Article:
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Ferrofluid Recipe?
June 6, 2011 5:21 PM   Subscribe

I have oddles of iron oxide and I am not afraid to use it... so, I would like to do so and make ferrofluid. Problem is, all instructions I have been able to find in my search thus far have provided directions in which I am obtaining my magnetic particles from an alternate source. Can any of you Mefites help me come up with a recipe for ferrofluid success?
posted by caveat empress to Science & Nature (3 answers total) 4 users marked this as a favorite
 
What sort of iron oxide do you have? Remember that iron can form several stable oxides; the one you want for ferrofluids is specifically magnetite (FeO-Fe2O3, aka Fe3O4).

The thing about ferrofluids is that the 'particle' size is insanely small, and bound to a surfectant - something that's just not possible to do with straight granulated iron, even if it is ground magnetite. You really need to synthesise it to get the small particle size; the easiest way is probably to start with ferric chloride (FeCl3), reducing some to ferrous chloride (FeCl2), mixing it that with more FeCl3 to form Fe3O4 (and, in the presence of water, HCl?), precipitating it out, and mixing it with your surfectant.

If you want to go that route, this looks like a reasonable procedure.

Disclaimer: I'm an ecologist, not a chemist, and I've never done this - but I've investigated doing it a few times. I also have plenty of ferric chloride left over from my electronics days…
posted by Pinback at 5:59 PM on June 6, 2011


What have you got so far? I looked into making ferrofluid, as every shop which had it listed quite a dear price.

Pinback is quite right, the magnetite particles must be small. How small? Well, ten nanometers appears to be the right range for them. Why that small? The particles must remain suspended in the fluid (it is a colloid), so that is small to begin with. You also do not want them attracting one another due to the magnetic interaction. And then you have to overcome van der Waals forces. These dominate in the short range because the forces involved have high exponents on the distance. They would also like to shove the magnetite together, but by adding a surfactant, van deer Waals forces become repulsive.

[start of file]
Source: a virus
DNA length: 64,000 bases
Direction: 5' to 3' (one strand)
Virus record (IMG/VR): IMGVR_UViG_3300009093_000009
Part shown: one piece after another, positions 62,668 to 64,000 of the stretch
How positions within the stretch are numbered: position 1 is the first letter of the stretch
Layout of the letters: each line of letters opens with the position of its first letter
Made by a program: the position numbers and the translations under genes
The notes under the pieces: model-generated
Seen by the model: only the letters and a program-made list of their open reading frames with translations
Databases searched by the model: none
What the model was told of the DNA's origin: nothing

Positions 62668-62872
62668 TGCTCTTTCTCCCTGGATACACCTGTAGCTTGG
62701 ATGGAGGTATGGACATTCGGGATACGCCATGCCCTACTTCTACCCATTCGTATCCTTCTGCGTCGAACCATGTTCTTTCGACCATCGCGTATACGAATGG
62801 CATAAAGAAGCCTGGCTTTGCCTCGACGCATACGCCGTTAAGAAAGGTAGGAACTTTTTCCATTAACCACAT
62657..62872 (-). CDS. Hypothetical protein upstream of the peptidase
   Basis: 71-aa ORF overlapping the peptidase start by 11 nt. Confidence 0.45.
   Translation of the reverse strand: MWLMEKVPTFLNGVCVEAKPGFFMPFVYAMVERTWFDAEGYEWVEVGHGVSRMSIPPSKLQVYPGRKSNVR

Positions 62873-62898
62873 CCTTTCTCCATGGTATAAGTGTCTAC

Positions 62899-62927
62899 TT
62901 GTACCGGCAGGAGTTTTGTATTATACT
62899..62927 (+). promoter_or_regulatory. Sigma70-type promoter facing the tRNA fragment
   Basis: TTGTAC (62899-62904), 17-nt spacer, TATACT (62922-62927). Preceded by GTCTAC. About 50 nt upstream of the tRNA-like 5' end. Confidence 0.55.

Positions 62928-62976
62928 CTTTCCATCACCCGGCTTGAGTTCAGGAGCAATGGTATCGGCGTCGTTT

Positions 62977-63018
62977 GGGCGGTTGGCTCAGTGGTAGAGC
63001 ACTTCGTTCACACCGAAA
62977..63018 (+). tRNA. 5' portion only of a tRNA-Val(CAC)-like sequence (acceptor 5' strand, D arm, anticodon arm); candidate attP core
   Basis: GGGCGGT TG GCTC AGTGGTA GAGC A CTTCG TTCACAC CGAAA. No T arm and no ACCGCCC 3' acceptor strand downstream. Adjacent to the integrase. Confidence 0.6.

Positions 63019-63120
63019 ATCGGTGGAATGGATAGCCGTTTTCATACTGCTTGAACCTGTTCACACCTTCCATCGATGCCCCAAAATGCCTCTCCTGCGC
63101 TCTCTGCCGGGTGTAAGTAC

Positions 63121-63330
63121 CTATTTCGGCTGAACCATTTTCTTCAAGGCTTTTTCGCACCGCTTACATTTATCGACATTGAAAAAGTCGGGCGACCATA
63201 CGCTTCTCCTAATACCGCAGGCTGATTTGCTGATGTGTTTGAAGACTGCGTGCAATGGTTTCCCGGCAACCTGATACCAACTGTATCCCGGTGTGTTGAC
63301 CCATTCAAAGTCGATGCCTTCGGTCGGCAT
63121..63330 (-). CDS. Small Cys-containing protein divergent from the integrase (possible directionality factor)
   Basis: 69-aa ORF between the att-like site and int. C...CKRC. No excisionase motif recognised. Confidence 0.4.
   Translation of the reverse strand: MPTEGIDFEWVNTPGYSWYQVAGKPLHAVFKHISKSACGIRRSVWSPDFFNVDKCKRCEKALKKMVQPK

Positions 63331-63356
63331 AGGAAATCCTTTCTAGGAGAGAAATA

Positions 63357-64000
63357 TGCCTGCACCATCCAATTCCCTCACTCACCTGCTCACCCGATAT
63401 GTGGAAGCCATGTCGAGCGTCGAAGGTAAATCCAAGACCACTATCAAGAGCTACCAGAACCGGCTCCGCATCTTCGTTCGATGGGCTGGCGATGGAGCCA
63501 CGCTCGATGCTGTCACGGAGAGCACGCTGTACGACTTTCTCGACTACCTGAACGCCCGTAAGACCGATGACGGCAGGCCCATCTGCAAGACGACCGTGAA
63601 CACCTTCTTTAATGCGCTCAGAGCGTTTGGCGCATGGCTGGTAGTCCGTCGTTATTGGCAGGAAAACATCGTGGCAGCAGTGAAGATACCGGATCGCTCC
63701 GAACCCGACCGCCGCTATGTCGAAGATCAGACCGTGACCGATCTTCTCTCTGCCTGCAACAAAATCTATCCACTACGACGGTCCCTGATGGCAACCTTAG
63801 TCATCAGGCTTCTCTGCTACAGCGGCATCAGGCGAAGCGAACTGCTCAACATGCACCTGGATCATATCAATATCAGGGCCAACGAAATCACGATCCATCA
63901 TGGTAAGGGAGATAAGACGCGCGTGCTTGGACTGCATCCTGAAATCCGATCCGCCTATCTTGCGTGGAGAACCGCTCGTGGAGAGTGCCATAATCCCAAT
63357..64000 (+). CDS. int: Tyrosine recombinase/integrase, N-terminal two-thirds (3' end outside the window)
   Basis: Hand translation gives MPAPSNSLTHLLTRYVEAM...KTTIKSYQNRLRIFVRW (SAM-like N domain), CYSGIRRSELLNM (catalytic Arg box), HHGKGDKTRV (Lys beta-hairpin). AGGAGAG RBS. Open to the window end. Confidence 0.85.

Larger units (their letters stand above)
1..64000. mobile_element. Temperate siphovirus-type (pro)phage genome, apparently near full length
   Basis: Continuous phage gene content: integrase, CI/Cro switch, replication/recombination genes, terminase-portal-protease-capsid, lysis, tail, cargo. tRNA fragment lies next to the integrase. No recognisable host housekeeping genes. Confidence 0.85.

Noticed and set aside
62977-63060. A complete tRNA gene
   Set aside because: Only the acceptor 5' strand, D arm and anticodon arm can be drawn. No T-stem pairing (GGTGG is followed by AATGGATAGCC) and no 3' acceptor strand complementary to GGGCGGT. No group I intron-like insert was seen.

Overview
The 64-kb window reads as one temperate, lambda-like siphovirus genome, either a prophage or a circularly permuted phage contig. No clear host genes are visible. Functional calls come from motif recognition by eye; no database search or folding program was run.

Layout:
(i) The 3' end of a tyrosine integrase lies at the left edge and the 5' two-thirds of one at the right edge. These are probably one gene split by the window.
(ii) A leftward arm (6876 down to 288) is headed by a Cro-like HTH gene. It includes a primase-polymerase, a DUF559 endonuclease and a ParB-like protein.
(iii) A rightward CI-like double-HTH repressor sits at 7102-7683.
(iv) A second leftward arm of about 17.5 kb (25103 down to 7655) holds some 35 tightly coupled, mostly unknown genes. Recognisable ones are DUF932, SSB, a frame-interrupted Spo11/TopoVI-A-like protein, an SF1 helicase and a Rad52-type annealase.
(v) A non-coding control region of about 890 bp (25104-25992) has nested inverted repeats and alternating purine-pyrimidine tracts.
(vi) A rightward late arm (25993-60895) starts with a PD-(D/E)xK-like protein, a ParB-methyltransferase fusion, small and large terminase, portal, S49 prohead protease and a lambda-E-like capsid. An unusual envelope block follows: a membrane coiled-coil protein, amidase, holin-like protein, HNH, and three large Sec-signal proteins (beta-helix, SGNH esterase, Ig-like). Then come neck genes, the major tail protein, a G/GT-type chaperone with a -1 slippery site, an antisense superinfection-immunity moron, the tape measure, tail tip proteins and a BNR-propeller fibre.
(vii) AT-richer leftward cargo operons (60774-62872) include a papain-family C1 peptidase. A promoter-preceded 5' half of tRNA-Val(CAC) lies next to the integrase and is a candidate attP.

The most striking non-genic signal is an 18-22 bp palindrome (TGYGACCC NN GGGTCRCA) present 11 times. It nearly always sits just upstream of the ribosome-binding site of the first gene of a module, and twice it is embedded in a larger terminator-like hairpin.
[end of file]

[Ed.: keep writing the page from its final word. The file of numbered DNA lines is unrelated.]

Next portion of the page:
The actual ferrofluid as "particle" is a bit more complex. Once the surfactant, like tetramethylammonium hydroxide, coats the magnetite particle, the hydroxide anions are drawn to the magnetite, then the teramethylammonium cations hang around those. Magnetic center, negatively charged hydroxide layer outside of that, positively charged teramethylammonium layer on the very outside.

It would be rather difficult to grind magnetite down to ten nanometers or less. Apparently, by the time your magnetite particles hit 100 nanometers, they start having more than one magnetic domain. You're getting into magnetorheological fluids at that point, which behave differently than ferrofluids. You might be able to make those, they are valid up to nearly a micrometer in size. They are not stable and will want to settle out, although you can slow this with an emulsifier. MHRs are more goopy and dense and can be quite resistive, enough to be used as a brake.

If you really want to have fun with iron oxide and your particles are too large, make thermite instead!
posted by adipocere at 6:30 PM on June 6, 2011


To give you an idea of the particle size, I had a chance to play with about an ounce of ferrofluid last year. LOADS of fun. At one point, I tried putting a magnet in a ziplock bag and dipping it in the fluid. Not even at a seam, just pouched up in the continuous side of the bag. More fun, fun, fun for a while, sculpting it and teasing it between two magnets, etc...

Then for the cleanup. Open the bag, take the magnet out, and... Discover the magnet covered in a good thick layer of black grime. The bag had not a single tear, no stressed areas, not even abrasions... The iron nanoparticles simply went right through the bag.

So you need it that finely ground. Pinback has it right - You need to grow them from scratch, not grind them from something bigger.
posted by pla at 7:10 PM on June 6, 2011 [2 favorites]


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